Animal Visions pp 105-160 | Cite as

Artful Dream Writing into the Roots

  • Susan Mary PykeEmail author
Part of the Palgrave Studies in Animals and Literature book series (PSAAL)


Affective dream writing is form of dream play that invites readers to enter a text’s game of associations without obligation. Both the dreams and dream writing in Emily Brontë’s Wuthering Heights (1847) create this disruptive space. Kathy Acker’s poem “Obsession” (1992) and Anne Carson’s “The Glass Essay” (1997) accept and extend Brontë’s dream writing with feminist responses that are post-Freudian, yet deeply psychoanalytical, revealing restrictions that disallow animal lives to be fully lived. These poems ripple with idiosyncratic and unsettling hypnogogic affect, inviting readers into a state of crucial hesitation that might open them to transversal cross-species intra-actions.


  1. Acker, Kathy. 1992. “Obsession.” Postmodern Culture 3: 1.Google Scholar
  2. Barad, Karen. 2007. Meeting the Universe Halfway: Quantum Physics and the Entanglement of Matter and Meaning. Durham: Duke University Press.Google Scholar
  3. Barad, Karen. 2010. “Quantum Entanglements and Hauntological Relations of Inheritance: Dis/continuities, SpaceTime Enfoldings, and Justice-to-Come.” Derrida Today 3 (2): 240–268.Google Scholar
  4. Braidotti, Rosi. 2013. The Posthuman. Cambridge: Polity Press.Google Scholar
  5. Brennan, Teresa. 2003. The Transmission of Affect. Ithaca: Cornell University Press.Google Scholar
  6. Brontë, Emily. [1847] 1997. Wuthering Heights. Edited by Pauline Nestor. London: Penguin Books.Google Scholar
  7. Brontë, Emily. [c. 1836–1848] 1992. Emily Jane Brontë: The Complete Poems. Edited by Janet Gezari. Chippenham: Penguin Books.Google Scholar
  8. Campbell, Marion May. 2013. konkretion. Crawley: UWA Publishing.Google Scholar
  9. Carson, Anne. 1997. “The Glass Essay.” Wild Workshop. London: Faber and Faber.Google Scholar
  10. Cixous, Hélène. [1976] 2004. Portrait of Dora. In Selected Plays of Helen Cixous. Edited by Eric Prenowitz. Translated by Ann Liddle. London: Routledge.Google Scholar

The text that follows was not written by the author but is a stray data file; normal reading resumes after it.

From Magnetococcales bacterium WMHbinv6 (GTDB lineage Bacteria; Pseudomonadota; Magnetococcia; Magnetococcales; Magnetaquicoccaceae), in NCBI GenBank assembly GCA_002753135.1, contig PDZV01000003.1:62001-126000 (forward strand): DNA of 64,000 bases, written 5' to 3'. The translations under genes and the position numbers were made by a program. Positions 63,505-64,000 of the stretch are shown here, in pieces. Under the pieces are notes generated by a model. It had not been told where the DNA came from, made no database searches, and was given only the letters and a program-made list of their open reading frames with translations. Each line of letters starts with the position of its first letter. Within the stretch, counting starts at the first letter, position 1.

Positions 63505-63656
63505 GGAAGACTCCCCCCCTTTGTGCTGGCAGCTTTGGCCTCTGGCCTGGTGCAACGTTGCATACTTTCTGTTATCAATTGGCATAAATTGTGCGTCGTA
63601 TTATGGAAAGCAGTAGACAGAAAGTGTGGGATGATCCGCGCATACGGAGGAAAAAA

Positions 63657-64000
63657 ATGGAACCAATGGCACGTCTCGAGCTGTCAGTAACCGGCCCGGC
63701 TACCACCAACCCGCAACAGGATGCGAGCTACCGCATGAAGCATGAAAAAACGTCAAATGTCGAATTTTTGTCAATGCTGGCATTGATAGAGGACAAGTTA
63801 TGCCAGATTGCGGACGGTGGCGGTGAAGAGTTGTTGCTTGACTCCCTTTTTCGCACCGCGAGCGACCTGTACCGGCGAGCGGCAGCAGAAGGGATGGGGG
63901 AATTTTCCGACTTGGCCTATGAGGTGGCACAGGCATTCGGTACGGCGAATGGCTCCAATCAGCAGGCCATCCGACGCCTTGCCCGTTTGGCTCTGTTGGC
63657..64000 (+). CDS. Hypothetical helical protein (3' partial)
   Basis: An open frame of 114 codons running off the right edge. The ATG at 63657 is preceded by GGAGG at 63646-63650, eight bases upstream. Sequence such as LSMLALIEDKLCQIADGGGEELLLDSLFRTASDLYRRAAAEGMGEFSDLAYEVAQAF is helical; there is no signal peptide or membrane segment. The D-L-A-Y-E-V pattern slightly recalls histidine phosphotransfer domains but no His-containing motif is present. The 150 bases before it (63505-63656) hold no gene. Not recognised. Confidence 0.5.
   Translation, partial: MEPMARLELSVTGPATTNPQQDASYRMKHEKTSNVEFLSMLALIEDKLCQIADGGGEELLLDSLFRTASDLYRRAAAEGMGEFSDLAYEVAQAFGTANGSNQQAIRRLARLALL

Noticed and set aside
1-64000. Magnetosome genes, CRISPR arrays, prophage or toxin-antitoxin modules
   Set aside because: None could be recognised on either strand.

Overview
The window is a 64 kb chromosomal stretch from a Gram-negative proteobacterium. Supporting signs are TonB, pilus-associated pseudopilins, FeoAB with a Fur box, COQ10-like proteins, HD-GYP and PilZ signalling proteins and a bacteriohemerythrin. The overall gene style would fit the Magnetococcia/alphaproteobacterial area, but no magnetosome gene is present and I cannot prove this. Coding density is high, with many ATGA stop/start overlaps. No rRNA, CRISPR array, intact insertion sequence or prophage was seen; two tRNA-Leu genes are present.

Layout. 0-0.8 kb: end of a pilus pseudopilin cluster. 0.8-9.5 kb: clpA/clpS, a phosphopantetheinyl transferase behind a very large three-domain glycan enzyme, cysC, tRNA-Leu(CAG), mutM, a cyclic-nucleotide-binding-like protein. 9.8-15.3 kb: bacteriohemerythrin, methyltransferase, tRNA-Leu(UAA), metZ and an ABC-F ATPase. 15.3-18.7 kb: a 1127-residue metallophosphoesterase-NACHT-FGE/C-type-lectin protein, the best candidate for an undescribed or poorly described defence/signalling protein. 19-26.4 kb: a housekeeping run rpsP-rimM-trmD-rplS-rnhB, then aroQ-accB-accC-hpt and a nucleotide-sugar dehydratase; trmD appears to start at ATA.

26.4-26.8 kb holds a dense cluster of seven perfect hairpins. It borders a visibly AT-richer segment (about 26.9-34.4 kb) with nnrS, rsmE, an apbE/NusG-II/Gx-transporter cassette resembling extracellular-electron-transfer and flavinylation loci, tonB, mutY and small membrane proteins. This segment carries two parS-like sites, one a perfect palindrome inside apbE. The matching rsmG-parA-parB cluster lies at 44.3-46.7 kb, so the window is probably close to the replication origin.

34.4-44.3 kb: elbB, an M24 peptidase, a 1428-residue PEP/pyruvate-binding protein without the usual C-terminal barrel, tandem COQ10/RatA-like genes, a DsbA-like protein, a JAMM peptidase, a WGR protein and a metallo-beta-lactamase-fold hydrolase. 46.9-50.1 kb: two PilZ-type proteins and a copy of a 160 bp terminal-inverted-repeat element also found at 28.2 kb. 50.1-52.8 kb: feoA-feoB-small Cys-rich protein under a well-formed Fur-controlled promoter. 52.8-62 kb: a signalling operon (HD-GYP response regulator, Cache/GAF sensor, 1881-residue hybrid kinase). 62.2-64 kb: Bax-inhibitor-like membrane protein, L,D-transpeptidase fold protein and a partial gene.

11. Cixous, Hélène. 1993. Three Steps on the Ladder of Writing. New York: Columbia University Press.Google Scholar
  12. Cixous, Hélène. 2006. Dream I Tell You. Translated by Beverley Bie Brahic. Edinburgh: Edinburgh University Press.Google Scholar
  13. Coen, Elisha. 2016. “The Intellectual and Philosophical Context”. In A Companion to the Brontës. Edited by Diane Long Hoeveler and Deborah Denenholz Morse, 417–432. Hoboken: Wiley-Blackwell.Google Scholar
  14. Deleuze, Gilles, and Félix Guattari. [1988] 2004. A Thousand Plateaus: Capitalism and Schizophrenia. Translated by Brian Massumi. London: Athlone Press.Google Scholar
  15. Derrida, Jacques, 2009. The Beast and the Sovereign: Volume I. Translated by Geoffrey Bennington. London: The University of Chicago Press.Google Scholar
  16. Ettinger, Bracha L. 2006. The Matrixial Borderspace. Minneapolis and London: University of Minnesota Press.Google Scholar
  17. Freud, Sigmund. [1900] 1985. The Interpretation of Dreams. Translated by James Strachey. Middlesex: Penguin.Google Scholar
  18. Gruen, Lori. 2015. Entangled Empathy. New York: Lantern Books.Google Scholar
  19. Haraway, Donna. 2008. “Otherworldly Conversations, Terran Topics, Local Terms.” In Material Feminisms. Edited by Stacy Alaimo and Susan Hekman, 157–187. Bloomington and Indianapolis: Indiana University Press.Google Scholar
  20. Haraway, Donna. 2016. Staying with the Trouble: Making Kin in the Chthulucene. Durham: Duke University Press.Google Scholar
  21. Harryman, Carla. 2006. “Acker Un-Formed.” In Lust for Life: On the Writings of Kathy Acker. Edited by Amy Scholder, Carla Harryman, and Avital Ronell, 35–44. London and New York: Verso.Google Scholar
  22. Hillis Miller, Joseph. 1975. The Disappearance of God: Five Nineteenth-Century Writers. Cambridge, MA: Harvard University Press.Google Scholar